Maplewood’s benefits of District Hauling

Here is information on how district hauling benefited Maplewood MN.


Hello Councilmember Wojcik:

The City of Maplewood previously had an open hauling residential trash system with nine licensed haulers and an organized recycling system with one contracted hauler city-wide. In 2011 the City of Maplewood conducted a solid waste management study to create more efficiencies in our trash hauling system. The study was conducted under the old Solid Waste Management Statute which required cities at that time to hold a public hearing just to begin the study (adopt a resolution of intent to organize), then carry out a 90 day planning period, 90 day negotiation period, and finally adopt official findings for organizing trash hauling prior to approving the new system. The process was very controversial, particularly because of the Solid Waste Management Statute that created an adversarial, rather than collaborative, environment with the haulers. After the required planning, negotiation, and findings, the City Council approved an organized trash system with one hauler contracted to collect trash throughout the city. The City of Maplewood was the first city in 20 years to organize trash hauling under the old statute. Because of Maplewood’s experience, the State Legislature revised the Solid Waste Management Statute in 2013 to create a more fair system allowing cities to study and organize their solid waste management systems. Since that time, the City of Saint Anthony Park is the first city to organize their trash hauling under the new statute. With the new statute they did not have to hold a public hearing just to begin the process. They simply sat down with all four haulers in the city and began to discuss how to create a more efficient system. Their new system has each existing hauler maintaining their household count, but divides the city into four areas where each hauler collects trash. While Maplewood’s story is interesting, how we got here will not be the same for other cities that follow. Our system, however, is something to study and consider for other cities.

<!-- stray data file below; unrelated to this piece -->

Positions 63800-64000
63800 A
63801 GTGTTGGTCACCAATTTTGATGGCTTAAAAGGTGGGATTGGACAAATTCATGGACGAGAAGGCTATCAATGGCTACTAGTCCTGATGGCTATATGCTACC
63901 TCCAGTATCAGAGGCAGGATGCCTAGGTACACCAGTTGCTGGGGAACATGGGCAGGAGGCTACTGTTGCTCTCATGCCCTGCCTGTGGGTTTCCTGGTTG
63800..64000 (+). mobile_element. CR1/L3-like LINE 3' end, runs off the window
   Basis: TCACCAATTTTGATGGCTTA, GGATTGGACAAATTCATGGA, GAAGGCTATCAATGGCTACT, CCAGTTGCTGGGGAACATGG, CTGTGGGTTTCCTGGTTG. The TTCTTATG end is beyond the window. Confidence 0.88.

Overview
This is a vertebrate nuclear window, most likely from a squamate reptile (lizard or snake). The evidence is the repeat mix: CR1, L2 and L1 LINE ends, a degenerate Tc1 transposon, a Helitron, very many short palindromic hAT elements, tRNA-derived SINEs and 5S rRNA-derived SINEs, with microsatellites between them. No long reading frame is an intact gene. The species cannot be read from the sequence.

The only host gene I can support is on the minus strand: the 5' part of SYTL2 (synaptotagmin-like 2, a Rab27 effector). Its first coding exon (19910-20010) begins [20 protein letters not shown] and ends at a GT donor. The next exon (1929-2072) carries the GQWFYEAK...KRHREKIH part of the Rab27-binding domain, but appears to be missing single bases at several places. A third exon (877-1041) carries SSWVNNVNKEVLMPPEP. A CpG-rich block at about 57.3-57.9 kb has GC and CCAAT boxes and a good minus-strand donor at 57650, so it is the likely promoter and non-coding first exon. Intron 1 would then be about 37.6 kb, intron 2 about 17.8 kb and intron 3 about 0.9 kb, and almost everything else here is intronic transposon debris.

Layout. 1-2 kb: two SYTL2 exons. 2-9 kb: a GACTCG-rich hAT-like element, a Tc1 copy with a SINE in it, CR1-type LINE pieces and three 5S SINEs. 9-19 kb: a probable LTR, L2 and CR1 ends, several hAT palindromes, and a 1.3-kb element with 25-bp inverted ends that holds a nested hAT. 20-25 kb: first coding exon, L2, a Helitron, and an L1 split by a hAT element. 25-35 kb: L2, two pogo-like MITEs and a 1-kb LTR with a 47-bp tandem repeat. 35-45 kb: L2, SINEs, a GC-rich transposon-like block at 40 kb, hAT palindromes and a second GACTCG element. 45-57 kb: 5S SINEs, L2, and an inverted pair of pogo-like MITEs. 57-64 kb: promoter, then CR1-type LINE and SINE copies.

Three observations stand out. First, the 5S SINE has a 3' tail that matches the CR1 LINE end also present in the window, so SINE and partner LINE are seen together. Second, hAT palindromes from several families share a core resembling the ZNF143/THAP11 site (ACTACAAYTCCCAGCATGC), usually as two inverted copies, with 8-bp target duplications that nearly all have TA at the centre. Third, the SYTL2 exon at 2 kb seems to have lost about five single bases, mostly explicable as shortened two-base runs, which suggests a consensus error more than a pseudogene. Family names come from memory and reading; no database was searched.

During our planning process one of our Councilmembers at the time (John Nephew) did a study on trash hauling rates. He asked residents to forward their actual trash hauling bills to him for review. In Maplewood haulers were required to report their rates to the city, but we found that those were not the rates that they were actually charging a majority of our residents. Based on the reported and actual rates, compared to the rates approved in the contract with Republic Services (with service beginning October 2012), our residents are saving $1 million per year on reported rates, and $1.6 million per year on actual rates. On average, residents are now saving 50 to 75 percent from their previous open hauling trash bill.

The Maplewood Environmental and Natural Resources Commission studied the trash hauling system and made the recommendation to organize our system to the City Council. During the Environmental Commission’s review, their main goals were environmentally related (reducing emissions, reducing pollution, better management of trash, impacts to roads, etc.). Once it got to the City Council, however, their top goal was economics, ensuring that any new system saved the tax payers money. During the planning process, the Minnesota Department of Transportation was conducting a study on effects of heavy vehicles on local roads. The study is now complete and there is a tool for local governments to use to determine impacts of multiple heavy vehicles (trash hauling trucks, the heaviest vehicle on our local roads) has on the local roadways. Here is a link to the study:

In summary, the City’s new trash hauling system is running smoothly with prices remaining low. We have not officially conducted a study on the before and after, but do see the positive results in less vehicle traffic on our roads, all residential trash going to the RRT facility for processing, low trash hauling rates for our customers, and the ability to better manage our solid waste. For more information on the City’s system visit our trash hauling webpage at

The League of Minnesota Cities’ annual conference in Duluth on June 24 through 26 will have a session on organizing solid waste in cities. Several cities that have implemented organized collection will share their experience of what worked well and experts in the field will discuss actions other cities can take to begin the process.

Good luck and let me know if you have additional questions.

Shann Finwall, AICP
Environmental Planner

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